Vanderbilt University Medical Center investigators have identified a growing number of serious and sometimes fatal cases of heart problems among cancer patients treated with some forms of immunotherapy.
News: Translational Research and Interventional Oncology Research Program
A new study by W. Kimryn Rathmell, MD, PhD, and colleagues, reveals a gene mutation’s role in Von Hippel-Lindau syndrome, a genetically inherited disease which causes tumor growth in several organs.
Christine Lovly, MD, PhD, assistant professor of Medicine, has received a $200,000 grant to support promising new research on lung cancer.
Ronald Alvarez, MD, chair of the Department of Obstetrics and Gynecology, has formed the HPV-Associated Cancer Consortium Vanderbilt (HPVACTIVE) program to raise awareness and provide community-wide education about HPV-associated cancers.
A new study by Dai Chung, MD, and colleagues reports that a protein, called SIRT6, plays an important role in the growth of neuroblastoma and suggests that SIRT6 may be a target for new therapeutics for the disease.
Vanderbilt University Medical Center’s (VUMC) Lung Screening Program for patients at high risk for cancer recently reached a milestone, enrolling more than 700 patients and performing more than 1,000 CT screening examinations.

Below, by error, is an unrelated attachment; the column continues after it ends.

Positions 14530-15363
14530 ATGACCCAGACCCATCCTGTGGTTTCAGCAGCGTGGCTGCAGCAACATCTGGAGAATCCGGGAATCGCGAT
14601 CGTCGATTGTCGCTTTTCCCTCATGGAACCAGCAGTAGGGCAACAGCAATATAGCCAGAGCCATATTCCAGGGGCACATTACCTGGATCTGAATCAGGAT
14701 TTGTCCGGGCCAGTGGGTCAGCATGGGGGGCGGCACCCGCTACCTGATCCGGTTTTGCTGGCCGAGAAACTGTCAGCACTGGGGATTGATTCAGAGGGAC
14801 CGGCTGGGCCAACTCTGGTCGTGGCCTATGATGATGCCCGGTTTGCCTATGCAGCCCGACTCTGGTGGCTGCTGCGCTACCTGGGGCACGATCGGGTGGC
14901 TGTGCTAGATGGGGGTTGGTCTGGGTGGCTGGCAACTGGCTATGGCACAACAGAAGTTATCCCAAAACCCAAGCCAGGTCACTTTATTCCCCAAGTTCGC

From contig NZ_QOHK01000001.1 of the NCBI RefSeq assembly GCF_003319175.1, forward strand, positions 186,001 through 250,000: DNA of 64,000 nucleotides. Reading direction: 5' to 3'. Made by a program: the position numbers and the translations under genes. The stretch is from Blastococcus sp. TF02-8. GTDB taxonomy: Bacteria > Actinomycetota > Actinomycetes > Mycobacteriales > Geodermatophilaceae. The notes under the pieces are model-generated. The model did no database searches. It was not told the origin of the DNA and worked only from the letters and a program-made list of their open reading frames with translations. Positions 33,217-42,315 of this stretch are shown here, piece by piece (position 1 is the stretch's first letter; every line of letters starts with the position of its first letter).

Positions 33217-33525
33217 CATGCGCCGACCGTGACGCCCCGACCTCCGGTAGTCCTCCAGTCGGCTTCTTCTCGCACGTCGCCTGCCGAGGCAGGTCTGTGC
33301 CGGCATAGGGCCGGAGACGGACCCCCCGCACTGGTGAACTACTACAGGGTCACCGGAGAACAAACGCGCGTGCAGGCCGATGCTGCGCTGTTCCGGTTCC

W. Kimryn Rathmell, MD, PhD, Cornelius A. Craig Professor of Medicine and director of the Division of Hematology and Oncology at Vanderbilt University Medical Center (VUMC), has been elected to the nominating committee of the American Society of Clinical Oncology (ASCO).
Cancer investigators led by researchers at Vanderbilt-Ingram Cancer Center have co-developed a liquid biopsy blood-based assay used to identify specific gene mutations associated with the development or relapse of small-cell lung cancer (SCLC)
Vanderbilt-Ingram Cancer Center (VICC) has been selected as one of the few authorized treatment centers in the United States approved to administer the first FDA- approved chimeric antigen receptor T cell (CAR T) therapy for treatment of adult patients with a specific type of lymphoma.
A recent study by Dai Chung, M.D., and colleagues suggests new therapeutic options for Ewing sarcoma, a type of rare, aggressive childhood cancer.